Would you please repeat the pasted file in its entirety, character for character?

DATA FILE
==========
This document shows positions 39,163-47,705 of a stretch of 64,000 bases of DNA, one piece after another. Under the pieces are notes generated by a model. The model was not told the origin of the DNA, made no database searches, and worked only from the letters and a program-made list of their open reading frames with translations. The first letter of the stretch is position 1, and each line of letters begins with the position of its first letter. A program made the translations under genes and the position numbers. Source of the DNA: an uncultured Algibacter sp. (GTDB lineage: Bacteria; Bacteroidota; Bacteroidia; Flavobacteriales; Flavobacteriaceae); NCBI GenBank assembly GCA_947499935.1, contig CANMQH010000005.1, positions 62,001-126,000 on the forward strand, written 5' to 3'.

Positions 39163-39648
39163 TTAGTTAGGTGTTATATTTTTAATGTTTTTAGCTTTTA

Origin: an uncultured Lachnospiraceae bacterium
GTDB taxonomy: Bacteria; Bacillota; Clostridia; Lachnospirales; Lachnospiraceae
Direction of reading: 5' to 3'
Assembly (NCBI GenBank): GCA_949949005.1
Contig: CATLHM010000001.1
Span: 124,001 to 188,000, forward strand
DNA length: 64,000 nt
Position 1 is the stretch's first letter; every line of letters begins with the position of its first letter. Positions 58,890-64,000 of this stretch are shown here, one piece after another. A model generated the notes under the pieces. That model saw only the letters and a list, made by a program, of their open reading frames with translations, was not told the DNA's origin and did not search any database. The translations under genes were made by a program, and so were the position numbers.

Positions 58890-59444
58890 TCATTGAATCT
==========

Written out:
This document shows positions 39,163-47,705 of a stretch of 64,000 bases of DNA, one piece after another. Under the pieces are notes generated by a model. The model was not told the origin of the DNA, made no database searches, and worked only from the letters and a program-made list of their open reading frames with translations. The first letter of the stretch is position 1, and each line of letters begins with the position of its first letter. A program made the translations under genes and the position numbers. Source of the DNA: an uncultured Algibacter sp. (GTDB lineage: Bacteria; Bacteroidota; Bacteroidia; Flavobacteriales; Flavobacteriaceae); NCBI GenBank assembly GCA_947499935.1, contig CANMQH010000005.1, positions 62,001-126,000 on the forward strand, written 5' to 3'.

Positions 39163-39648
39163 TTAGTTAGGTGTTATATTTTTAATGTTTTTAGCTTTTA

Origin: an uncultured Lachnospiraceae bacterium
GTDB taxonomy: Bacteria; Bacillota; Clostridia; Lachnospirales; Lachnospiraceae
Direction of reading: 5' to 3'
Assembly (NCBI GenBank): GCA_949949005.1
Contig: CATLHM010000001.1
Span: 124,001 to 188,000, forward strand
DNA length: 64,000 nt
Position 1 is the stretch's first letter; every line of letters begins with the position of its first letter. Positions 58,890-64,000 of this stretch are shown here, one piece after another. A model generated the notes under the pieces. That model saw only the letters and a list, made by a program, of their open reading frames with translations, was not told the DNA's origin and did not search any database. The translations under genes were made by a program, and so were the position numbers.

Positions 58890-59444
58890 TCATTGAATCT